8 tips to nourish creativity

In a previous post I explained why creativity is important in and for the church from creation to imagination -creativity in the church. I highlighted the definition of creativity (from the Merriam-Webster online dictionary) as “an ability to think beyond what is in front of us, it is tied to imagination. “The ability to make new things or think of new ideas”. For leaders, especially those who are trying to establish stability, members who are high in creativity can be scary. They ask lots of questions and seem to want to change things all the time. But don’t be afraid, they are often not challenging you or your leadership, they may just have a strong need to understand and for variety. They can be a great asset if you take the time to understand them.


Most creatives enjoy and appreciate opportunities to use their creativity in church or team life and this helps them feel able to contribute from their gifts and talents. However it is important that creative types don’t start feeling like their creativity is being used rather than nurtured. Church not only needs to be a place where people can contribute creatively but where they can come to have their creativity nurtured and inspired.

So here are my tips for nourishing creative types in your team or congregation.

1. talk about creativity.

If you like stability don’t assume that everyone does. I remember listening to a sermon that was meant to help us cope with change and choice because it is all difficult. I just sat there thinking its great change and choice is stimulating and exciting and I don’t relate to this sermon at all. Remember to acknowledge that you have people oriented towards variety and creativity when you are speaking. Talk broadly about creativity as does the definition above, don’t just use ‘creative’ to mean artistic. Find different ways to acknowledge those with creative talents that helps them to feel seen and affirmed. Thank them for their creative comments even if you find them challenging.

2. preach about creativity.

I don’t think I have ever heard a sermon linking my creativity to being made in the image of our Creator God. I have read it in books but it would be nice to hear it from the front in church. Encourage people to jump into the freedom of exercising their creativity as their vocation to image God. Preach about taking the time to be creative as a spiritual discipline, as something that will draw you closer to God, and as important as other spiritual disciplines such as reading the bible.

3. create frameworks for creativity.

Take the time to make sure that those who lean towards stability and those that tend towards creativity understand each other’s needs. That we come together as diverse members of one body and that we can support and enrich each other. Diversity can be supported by creating frameworks that enable those that need stability to feel enclosed and yet provide some space to allow the creatives to play.


4. create creativity events.

Creative types will enjoy getting together regularly or occasionally, to be freely creative together. They will be stimulated and inspired by playing with others. It is also very inspiring for people with very different types of creativity to meet; they can stimulate each other to new imaginings with the different emphases and ways of thinking from their discipline. Let them loose to re-imagine your church – if you dare.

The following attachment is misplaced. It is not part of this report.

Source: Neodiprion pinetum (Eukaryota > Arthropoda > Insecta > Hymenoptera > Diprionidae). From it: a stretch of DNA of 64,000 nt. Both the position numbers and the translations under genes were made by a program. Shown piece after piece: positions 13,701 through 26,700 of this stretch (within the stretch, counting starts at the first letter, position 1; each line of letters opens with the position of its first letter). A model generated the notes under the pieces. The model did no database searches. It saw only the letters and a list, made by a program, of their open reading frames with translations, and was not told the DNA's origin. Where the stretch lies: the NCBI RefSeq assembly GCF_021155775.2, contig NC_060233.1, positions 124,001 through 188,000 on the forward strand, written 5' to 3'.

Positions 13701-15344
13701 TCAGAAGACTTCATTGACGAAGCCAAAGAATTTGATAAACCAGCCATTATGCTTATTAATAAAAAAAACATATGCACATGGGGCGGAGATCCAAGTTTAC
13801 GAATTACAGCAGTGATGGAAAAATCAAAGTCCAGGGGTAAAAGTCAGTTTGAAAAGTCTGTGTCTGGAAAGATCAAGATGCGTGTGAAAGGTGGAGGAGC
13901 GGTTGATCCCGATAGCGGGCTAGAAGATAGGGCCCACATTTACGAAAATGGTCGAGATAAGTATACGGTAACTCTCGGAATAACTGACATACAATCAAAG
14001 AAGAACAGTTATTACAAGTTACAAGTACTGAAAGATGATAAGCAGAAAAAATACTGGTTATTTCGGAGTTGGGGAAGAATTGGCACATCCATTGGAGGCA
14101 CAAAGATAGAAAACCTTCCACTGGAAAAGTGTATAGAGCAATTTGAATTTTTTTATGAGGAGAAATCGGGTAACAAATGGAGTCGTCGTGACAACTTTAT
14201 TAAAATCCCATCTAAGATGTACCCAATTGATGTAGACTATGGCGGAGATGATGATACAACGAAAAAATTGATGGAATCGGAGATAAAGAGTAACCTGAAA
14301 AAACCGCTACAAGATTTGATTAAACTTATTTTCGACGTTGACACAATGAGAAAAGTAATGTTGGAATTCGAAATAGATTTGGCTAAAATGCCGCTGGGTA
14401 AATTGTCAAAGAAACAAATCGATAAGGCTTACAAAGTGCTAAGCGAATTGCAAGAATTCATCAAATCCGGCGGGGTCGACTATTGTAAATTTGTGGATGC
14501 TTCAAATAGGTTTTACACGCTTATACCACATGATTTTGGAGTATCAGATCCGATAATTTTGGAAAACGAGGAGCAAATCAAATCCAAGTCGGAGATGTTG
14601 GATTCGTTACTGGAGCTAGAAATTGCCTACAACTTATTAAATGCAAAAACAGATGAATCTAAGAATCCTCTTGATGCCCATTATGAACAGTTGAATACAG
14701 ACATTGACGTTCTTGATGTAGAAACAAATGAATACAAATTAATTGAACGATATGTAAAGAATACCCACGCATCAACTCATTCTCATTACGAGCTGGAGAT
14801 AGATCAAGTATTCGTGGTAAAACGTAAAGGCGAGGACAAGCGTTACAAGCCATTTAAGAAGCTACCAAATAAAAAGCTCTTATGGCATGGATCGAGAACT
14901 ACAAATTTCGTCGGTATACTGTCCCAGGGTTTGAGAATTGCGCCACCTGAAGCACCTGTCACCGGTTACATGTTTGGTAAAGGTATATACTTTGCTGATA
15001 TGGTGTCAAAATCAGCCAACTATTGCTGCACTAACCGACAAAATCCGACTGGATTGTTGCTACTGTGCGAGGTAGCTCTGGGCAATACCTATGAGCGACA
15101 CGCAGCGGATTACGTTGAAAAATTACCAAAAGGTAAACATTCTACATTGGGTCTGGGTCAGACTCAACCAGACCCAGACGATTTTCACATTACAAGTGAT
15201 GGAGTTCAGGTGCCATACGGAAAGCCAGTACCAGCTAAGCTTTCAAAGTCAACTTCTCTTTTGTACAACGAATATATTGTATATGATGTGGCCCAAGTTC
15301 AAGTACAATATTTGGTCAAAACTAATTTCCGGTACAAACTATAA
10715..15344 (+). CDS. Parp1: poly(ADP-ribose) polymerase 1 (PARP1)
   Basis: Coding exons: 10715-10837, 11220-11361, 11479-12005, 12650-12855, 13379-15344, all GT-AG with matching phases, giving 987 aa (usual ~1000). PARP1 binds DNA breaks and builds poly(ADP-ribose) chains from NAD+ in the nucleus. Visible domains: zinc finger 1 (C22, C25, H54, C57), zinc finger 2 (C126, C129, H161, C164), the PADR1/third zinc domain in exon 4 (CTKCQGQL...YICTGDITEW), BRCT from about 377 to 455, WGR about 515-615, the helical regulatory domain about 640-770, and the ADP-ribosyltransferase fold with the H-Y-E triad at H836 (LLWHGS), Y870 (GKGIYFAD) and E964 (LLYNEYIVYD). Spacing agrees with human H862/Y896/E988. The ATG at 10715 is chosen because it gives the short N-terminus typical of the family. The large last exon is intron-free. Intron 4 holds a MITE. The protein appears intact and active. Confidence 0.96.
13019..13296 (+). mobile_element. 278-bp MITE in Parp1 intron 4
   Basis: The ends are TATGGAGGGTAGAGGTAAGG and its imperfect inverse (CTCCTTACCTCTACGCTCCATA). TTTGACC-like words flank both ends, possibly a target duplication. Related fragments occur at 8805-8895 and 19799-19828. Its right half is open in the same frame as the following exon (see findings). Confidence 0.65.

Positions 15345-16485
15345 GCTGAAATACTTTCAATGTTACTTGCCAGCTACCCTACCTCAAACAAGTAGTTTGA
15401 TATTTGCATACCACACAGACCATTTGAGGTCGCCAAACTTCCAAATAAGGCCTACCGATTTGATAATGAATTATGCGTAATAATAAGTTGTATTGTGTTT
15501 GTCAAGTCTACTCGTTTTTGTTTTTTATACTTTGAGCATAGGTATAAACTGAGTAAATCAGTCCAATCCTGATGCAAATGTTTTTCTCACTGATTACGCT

5. create fresh opportunities.

I love empty houses! They have so much potential and I can’t help imagining how they will look furnished. Creative types will enjoy opportunities that come with a blank slate. Starting something completely new where they can be released from pre-existing boundaries and traditions will be invigorating. Let them loose on the new things you want to start that don’t come with existing baggage.

6. protect creativity.

Creativity theorist Alexander Osborn said: “Creativity is so delicate a flower that praise tends to make it bloom, while discouragement often nips it in the bud.”

Offer creative types protection from unnecessary criticism; help them and others to see things as experiments. Things that don’t work should be reframed as learning events not failures. Be patient remembering that not all creativity is expressed as the traditional lightbulb moment, some creative ideas need time to grow and form.
7). invite expressions of creativity.

Part of nourishing creativity is to include opportunities to be creative as part of the service (or/and team meeting). This could be something as simple as putting out pens and art paper, or something more complex. I heard recently of a church that had a blackboard at the back of the church where people could share thoughts and reactions to the sermons. Be wary here of falling into a routine, always using the same creative response will quickly seem old to those who respond to the stimulation of change. Expose your congregation to things that will challenge and stimulate their thinking. Two talks I remember well used artworks as a centre of the talk one was based on The Trinity by Rublev and the other was based on Rembrandt’s The Return of the Prodigal Son. Including the paintings has ensured that I remember these talks’ years after I attended them.

8. limit creativity diminishing structures.

Structures, systems, procedures, rules and routines do not nurture creativity. They tend to make creatives feel squashed, boxed in and uninspired. Get imaginative and release some of the energy that is focused on procedures and rules. For example for extra creativity why not replace your AGM with a wine and cheese evening where you imagine different scenarios for the future.

Go create! I would love to hear ideas of how your church or team nourishes creativity.


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